- I took on more electrolytes. Anecdotal evidence from friends suggested a salt stick tablet every 30 mins instead of every hour might be better than one an hour. My own experience was that if I used a Nuun or Zero tablet in my water I felt particularly good on a ride, even if it wasn’t a boiling hot day. One doctor friend confirmed he never takes on just water but always water with added electrolytes. So, in addition to my normal practice of drinking only electrolyte drink the day before, I had two 750ml bottles of water with added Nuun tablets on the bike, then once those were finished, rather than interrupting the bike to add tablets to new water bottles, I opted to have a salt stick tablet every 30 mins. I extended this practice into the run as well, but cut it down to one pill an hour.
- Assuming I got to the run in good order – after all, I’d managed that last year – I resolved to make things as easy as possible for my beleaguered GI system by sticking to the isotonic energy drink supplied on the course. If I felt sick I’d have some water to help dilute stomach contents, knowing I’d taken on enough electrolytes to not be at risk of hyponutremia. My thinking was that it would be easier to get energy into my blood system if it was transported by something isotonic. Last time I think I tried so many things to feel better I completely threw my GI system into a panic – or at the very least irritated my already-sensitive stomach. However, on a last minute whim, I added some jellybabies to my bag for the run. Just in case.
- As for the wierd hand spasm, I’d been told two possible causes by my doctor friends. One said it could be caused by a lack of calcium ions (used for normal muscle contraction among other things) while the other said it was caused by hyperventilation. Since being told that, I’d noticed that I do let my breathing get away with me a bit during parkruns. It was easy to control – I just had to consciously calm down my breathing.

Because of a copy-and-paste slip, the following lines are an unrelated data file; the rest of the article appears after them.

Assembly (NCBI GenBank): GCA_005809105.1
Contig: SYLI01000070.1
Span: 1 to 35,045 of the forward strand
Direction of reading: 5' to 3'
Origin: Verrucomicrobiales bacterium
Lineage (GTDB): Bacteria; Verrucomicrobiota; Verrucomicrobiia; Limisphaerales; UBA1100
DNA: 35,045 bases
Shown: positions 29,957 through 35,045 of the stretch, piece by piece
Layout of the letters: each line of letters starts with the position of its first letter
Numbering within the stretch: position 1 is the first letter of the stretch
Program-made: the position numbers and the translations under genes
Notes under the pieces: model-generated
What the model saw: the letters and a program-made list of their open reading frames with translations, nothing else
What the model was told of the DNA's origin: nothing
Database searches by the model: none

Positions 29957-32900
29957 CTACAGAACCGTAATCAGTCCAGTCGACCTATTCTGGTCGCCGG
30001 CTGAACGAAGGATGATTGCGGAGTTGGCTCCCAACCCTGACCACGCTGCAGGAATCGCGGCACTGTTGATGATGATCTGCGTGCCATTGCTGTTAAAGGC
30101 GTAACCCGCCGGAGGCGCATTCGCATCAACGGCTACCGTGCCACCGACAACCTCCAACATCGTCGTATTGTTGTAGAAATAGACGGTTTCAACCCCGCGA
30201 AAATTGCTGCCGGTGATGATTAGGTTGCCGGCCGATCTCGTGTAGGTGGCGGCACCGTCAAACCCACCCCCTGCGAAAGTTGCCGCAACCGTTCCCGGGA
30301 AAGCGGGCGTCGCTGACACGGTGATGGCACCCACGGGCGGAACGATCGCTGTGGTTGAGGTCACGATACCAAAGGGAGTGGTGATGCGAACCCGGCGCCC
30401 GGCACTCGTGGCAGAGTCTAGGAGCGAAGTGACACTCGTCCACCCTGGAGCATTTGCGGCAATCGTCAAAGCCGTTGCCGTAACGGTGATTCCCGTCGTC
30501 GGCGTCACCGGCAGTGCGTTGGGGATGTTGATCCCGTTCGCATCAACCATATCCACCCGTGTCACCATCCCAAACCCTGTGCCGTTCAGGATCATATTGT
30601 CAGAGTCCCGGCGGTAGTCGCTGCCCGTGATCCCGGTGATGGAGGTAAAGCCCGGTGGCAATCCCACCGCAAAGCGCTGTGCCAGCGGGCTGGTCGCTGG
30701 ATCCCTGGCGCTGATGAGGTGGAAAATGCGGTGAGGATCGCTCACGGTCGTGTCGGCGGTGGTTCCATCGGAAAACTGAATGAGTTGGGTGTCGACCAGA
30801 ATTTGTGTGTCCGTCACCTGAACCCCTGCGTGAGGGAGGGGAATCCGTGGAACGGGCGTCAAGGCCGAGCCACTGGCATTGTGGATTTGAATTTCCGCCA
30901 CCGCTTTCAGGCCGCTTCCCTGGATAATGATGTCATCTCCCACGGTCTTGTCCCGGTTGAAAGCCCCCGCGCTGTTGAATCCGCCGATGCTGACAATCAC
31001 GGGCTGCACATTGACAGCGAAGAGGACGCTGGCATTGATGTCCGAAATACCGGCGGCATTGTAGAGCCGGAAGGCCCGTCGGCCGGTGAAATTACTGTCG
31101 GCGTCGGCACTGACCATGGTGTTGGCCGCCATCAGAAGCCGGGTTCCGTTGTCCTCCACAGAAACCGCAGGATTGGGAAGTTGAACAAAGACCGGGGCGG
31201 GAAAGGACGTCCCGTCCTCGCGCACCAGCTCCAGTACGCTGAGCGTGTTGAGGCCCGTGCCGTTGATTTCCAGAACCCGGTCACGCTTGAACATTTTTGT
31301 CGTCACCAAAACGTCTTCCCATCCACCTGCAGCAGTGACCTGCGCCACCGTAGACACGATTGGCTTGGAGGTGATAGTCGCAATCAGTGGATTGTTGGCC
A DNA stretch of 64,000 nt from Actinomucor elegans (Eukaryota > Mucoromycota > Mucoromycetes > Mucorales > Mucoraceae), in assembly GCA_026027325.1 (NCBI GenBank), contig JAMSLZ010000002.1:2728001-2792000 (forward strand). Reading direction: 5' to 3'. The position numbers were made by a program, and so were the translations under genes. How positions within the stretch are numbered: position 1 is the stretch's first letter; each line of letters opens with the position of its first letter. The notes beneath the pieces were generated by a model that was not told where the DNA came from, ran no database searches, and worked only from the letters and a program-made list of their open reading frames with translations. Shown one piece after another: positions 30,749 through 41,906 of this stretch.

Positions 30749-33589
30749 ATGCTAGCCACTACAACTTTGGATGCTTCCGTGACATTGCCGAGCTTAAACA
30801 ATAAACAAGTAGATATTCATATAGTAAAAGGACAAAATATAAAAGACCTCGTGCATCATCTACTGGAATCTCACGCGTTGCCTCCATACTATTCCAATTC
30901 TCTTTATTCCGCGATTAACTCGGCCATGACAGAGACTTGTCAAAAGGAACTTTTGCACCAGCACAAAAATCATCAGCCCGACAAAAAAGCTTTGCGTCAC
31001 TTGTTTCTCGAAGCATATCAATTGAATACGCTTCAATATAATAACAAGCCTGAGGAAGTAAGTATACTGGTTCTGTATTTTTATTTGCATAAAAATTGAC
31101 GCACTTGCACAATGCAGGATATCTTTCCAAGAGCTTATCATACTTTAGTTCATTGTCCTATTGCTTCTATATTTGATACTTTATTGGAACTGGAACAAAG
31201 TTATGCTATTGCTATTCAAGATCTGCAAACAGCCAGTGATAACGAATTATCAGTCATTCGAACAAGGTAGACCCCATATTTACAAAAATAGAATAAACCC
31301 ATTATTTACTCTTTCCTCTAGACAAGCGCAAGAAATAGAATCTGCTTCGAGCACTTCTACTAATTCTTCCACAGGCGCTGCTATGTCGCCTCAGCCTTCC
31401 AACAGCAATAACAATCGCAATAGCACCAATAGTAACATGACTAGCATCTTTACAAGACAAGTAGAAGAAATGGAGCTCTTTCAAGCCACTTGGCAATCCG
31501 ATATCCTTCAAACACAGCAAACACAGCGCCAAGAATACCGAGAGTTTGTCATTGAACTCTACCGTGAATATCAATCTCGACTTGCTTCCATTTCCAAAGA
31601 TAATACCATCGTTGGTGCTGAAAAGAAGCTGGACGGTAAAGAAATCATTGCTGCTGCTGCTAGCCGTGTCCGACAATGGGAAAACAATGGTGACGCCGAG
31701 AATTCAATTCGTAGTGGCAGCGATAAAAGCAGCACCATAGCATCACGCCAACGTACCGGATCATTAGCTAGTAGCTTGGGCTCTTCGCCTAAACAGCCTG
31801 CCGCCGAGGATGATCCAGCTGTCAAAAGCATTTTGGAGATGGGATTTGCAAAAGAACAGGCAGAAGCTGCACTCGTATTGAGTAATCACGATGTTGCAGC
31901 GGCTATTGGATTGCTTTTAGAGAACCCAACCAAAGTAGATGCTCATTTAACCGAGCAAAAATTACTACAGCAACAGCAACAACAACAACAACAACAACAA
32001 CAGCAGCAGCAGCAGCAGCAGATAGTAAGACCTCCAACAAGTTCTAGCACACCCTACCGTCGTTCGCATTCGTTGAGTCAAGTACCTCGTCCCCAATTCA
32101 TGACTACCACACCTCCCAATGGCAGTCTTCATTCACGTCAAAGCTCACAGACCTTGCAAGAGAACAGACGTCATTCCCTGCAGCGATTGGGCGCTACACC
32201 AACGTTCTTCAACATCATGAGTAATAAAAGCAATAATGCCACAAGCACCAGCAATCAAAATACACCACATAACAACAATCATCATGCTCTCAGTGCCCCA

Well, all this more or less worked. Except I didn’t eat nearly as much as 90g per hour on the bike. I came back with at least half my bars untouched. The nuts went down really well – I chewed them until they were really liquidy and I was so relieved I had the jelly babies. They were wonderful. On the run I tried the isotonic drink but the mixed was too concentrated at the first feedstation so that put me off. I cautiously sucked a jelly baby instead. After that I alternated with water and correctly-mixed up energy drink at aid stations. And I confess that I did have the odd few sips of coke, too. As the run went on I felt good – knackered, but not ill or nauseous – and I celebrated every time I went past my friends telling them I didn’t feel sick. I got braver and braver with the jelly babies, too.
In total on the run I ate about 20 jelly babies @ 20 cals each. I even felt brave enough to tackle banana and had two very small half bananas in the last ten miles. Again, nibbled and chewed to a liquid very cautiously. Each one took about 15 mins to eat. And the hyperventilation? I caught myself hyperventilating periodically on the run and just stopped it. No funny hand spasms or fuzzy face.
I finished feeling fine – but that had happened before so I was still prepared to go down hill. So I tried to be positive and negotiated my way past a friendly medic who was tactfully suggesting I had a sit down for a while. However, I was determined I was going to be ok so got through the food tent and continued on to collect my bags. But that’s as far as I got and about 15 mins after finishing I went back to the medical area. The lovely medic said, “I knew you’d be back. You didn’t look too good.” Flattery will get you everywhere. However, I didn’t feel too sick and I wasn’t sick. I just enjoyed a really urgent lie down until I felt well enough to get myself home, showered and into bed. I did try twice to have some soup but as soon as I did I felt sick so gave up. Another friend sometimes feels sick after finishing and her mother, a doctor, has told her that if she feels sick it’s her body telling her not to eat so it’s ok not to eat. Makes sense to me.
Again, the next day, I was as right as rain and starving so no long term harm had occurred, although it’s possible that delaying taking on recovery calories might slow down my overall recovery over the next few weeks. I’ll never know. All I do know is that I didn’t feel as ill as before and I actually enjoyed the run itself for that reason. It’s too long a day to feel bad for the whole thing so I was relieved things went a bit better this time.
I can’t say which elements helped. But when I next tackle something as long, I’ll be grateful for the three years of practice I’ve already had at getting it right.
(Thank you for sticking it out this far – it’s quite a long self-indulgent post.)